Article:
“Rusalka” remains a favorite vocal touchstone for Renée Fleming

January 22, 2014
By Wynne Delacoma

Renée Fleming sings the title role in Dvořák’s “Rusalka,” which opens Thursday at the Metropolitan Opera. Photo: Ken Howard/Metropolitan Opera

Nobody can accuse Renée Fleming of being a creature of habit.

Within the next few months, her calendar includes recitals in Pittsburgh, St. Louis, Chicago, Las Vegas, Tucson and Mesa, Arizona, as well Abu Dhabi. There is a concert performance of Richard Strauss’ Der Rosenkavalier in Washington, D.C. with the National Symphony Orchestra led by Christoph Eschenbach. Also staged performances of Strauss’ Arabella at the Salzburg Easter Festival and Andre Previn’s A Streetcar Named Desire at the Los Angeles Opera.

And let’s not forget her date to sing the National Anthem at the Super Bowl Feb. 2 at MetLife Stadium in East Rutherford, N.J.

But her schedule also includes an opera that the acclaimed American soprano has returned to again and again. Beginning Thursday night at the Metropolitan Opera, Fleming reprises the title role of the water sprite in Antonín Dvořák’s Rusalka.

Seven performances are scheduled through February 15, and the February 8 matinee will be shown at movie theaters throughout the country as part of the Met’s HD simulcast series. Yannick Nezet-Seguin conducts, and the cast includes Piotr Beczala, Emily Magee, Dolora Zajick and John Relyea. The production is a revival of the Met’s first presentation of Rusalka, staged in 1993 by Otto Schenk with sets by Gunther Schnieder-Siemssen. Slovakian soprano Gabriela Benachkova sang the title role in 1993, but Fleming has headed all subsequent Met revivals in 1997, 2004 and 2009.

“I have such a long history with this role,” said Fleming during a morning phone interview amid a busy week of Met rehearsals. “It started with the aria [the haunting Song to the Moon] in undergraduate school. I sang it in English. For a while there I sang it a lot. But then I put it away because, believe it or not, I thought it was too easy. ‘It won’t impress anybody—there aren’t enough high notes, there’s no coloratura.’ When you’re young and you don’t know anything…”

Fleming’s first manager urged her to put it back in her repertoire. “I started winning the Met competitions,” she said, “and it was the aria that put me on the map.”

It also led to her first staged performances of Rusalka, at Seattle Opera. In 1988 Fleming was among an astoundingly gifted lineup of winners in the Met’s annual National Council Auditions, along with mezzo-soprano Susan Graham and tenor Ben Heppner.

“Speight Jenkins [general director of the Seattle Opera] heard us that year at the auditions,” said Fleming, “and he hired us all to do the opera.” With Fleming in the title role and Heppner as the Prince, the three appeared in the company’s Rusalka in fall 1990.

Not only was that 1990 production Fleming’s debut in Rusalka. It was the first time she had encountered the opera live.

“It was never done,” Fleming said. “But [conductor] Sir Charles Mackerras–and also Yveta Graff –were bringing this Czech repertoire over here to the West for the first time.” Born in Prague, Graff has worked as a language coach with countless opera companies and singers on original-language productions of Eastern European operas.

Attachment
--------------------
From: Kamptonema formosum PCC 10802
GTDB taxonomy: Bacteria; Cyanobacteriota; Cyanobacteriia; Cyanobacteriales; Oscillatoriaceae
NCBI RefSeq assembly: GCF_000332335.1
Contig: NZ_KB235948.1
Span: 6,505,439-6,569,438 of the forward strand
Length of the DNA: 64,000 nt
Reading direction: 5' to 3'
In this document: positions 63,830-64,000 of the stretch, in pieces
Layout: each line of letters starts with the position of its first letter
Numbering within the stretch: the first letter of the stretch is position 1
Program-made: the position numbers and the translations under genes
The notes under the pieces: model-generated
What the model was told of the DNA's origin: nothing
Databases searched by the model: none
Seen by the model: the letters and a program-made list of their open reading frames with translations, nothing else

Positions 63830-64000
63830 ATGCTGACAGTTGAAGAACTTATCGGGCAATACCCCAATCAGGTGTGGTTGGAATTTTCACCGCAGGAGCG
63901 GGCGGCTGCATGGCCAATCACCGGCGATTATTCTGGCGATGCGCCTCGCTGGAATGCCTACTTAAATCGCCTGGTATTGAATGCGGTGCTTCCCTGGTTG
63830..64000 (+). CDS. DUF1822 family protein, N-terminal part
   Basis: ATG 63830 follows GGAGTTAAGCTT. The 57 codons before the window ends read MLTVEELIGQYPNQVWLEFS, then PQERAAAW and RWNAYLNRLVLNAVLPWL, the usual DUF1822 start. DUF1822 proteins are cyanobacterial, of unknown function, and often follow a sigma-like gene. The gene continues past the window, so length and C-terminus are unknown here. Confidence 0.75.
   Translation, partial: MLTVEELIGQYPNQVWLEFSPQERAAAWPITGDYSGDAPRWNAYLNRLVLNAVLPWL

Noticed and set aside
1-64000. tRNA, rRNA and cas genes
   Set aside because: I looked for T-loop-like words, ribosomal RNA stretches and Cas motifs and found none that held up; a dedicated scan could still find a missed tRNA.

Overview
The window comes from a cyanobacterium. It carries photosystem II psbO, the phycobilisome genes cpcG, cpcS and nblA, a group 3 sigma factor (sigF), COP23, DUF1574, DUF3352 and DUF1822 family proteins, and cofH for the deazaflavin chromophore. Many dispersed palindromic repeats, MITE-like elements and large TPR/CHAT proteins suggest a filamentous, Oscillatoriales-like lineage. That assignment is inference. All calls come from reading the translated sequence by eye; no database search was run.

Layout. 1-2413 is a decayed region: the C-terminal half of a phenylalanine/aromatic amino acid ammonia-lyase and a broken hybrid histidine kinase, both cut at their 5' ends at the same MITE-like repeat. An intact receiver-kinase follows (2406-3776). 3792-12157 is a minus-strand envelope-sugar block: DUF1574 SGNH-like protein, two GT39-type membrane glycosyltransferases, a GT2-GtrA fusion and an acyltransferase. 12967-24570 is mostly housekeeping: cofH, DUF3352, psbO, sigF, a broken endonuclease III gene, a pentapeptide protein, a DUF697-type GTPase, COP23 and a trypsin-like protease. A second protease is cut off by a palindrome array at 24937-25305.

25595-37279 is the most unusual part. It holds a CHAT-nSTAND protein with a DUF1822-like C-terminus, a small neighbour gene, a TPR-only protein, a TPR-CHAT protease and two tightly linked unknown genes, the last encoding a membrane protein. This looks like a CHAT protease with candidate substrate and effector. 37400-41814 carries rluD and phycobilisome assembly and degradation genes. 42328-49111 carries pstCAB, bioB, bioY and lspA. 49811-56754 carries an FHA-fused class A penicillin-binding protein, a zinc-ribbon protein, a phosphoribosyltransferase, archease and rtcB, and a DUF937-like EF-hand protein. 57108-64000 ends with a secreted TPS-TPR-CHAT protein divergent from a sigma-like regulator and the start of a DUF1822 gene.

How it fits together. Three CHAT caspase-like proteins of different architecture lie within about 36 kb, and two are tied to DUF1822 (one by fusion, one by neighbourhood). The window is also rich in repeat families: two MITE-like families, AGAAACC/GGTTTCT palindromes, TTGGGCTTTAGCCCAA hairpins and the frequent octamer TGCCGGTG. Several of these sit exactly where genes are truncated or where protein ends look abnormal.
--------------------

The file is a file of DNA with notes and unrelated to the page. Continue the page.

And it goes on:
Fleming keeps returning to the fairy tale of the water sprite who falls disastrously in love with a human prince because of Dvorak’s lushly romantic score

“It’s such a great fit, musically speaking,” said Fleming. “The thing that the repertoire I love the most has is the tessitura that’s very middle voice to sort of top of the staff. Not too much power, much more lyrical, less heroic, with a sympathetic character. It’s very much the same vocal writing as Otello and a lot of the Strauss roles that I love. They all have a similar fit.”

Dramatically, Act II is a challenge. Driven by love of the prince, Rusalka has become mortal. But in winning that magic transformation, she gives up her ability to speak. The prince, confused by her seeming coldness, woos a visiting princess. Having lost his love, Rusalka faces a life in hell.

“The odd thing remains that she’s on stage for most of Act II but isn’t heard,” said Fleming. “For a title role in an opera, that’s a bit–I would say–unusual. I try to be more expressive in that respect.”

Despite this winter’s occasionally brutal weather, she said Met rehearsals are progressing smoothly.

“Everyone’s in amazing vocal shape,” said Fleming. And she had special praise for Nezet-Seguin. Now in his late 30s, the French-Canadian conductor started out as a choral conductor, working for four years with the Opera de Montreal. Subsequently, orchestral posts have come his way and he is currently music director of the Philadelphia Orchestra as well as Montreal’s Orchestre Metropolitain and the Rotterdam Philharmonic.

“He’s doing an amazing job with this opera,” said Fleming. “He’s really brought a level of vitality to it and he really understands singers and singing as well or better than anybody I’ve worked with. He really gets it; he’s grown up with it.

“The danger with this opera, because the music is so beautiful, is that it becomes too indulgent and then the piece dies,” she said. “There has to be a liveliness to it, and it’s got to continue to move but still have those moments of repose. That’s the piece he’s really got perfectly. He’s a great, all-around opera conductor.”

Dvořák’s Rusalka opens Thursday at the Metropolitan Opera and runs through February 15. metoperafamily.org

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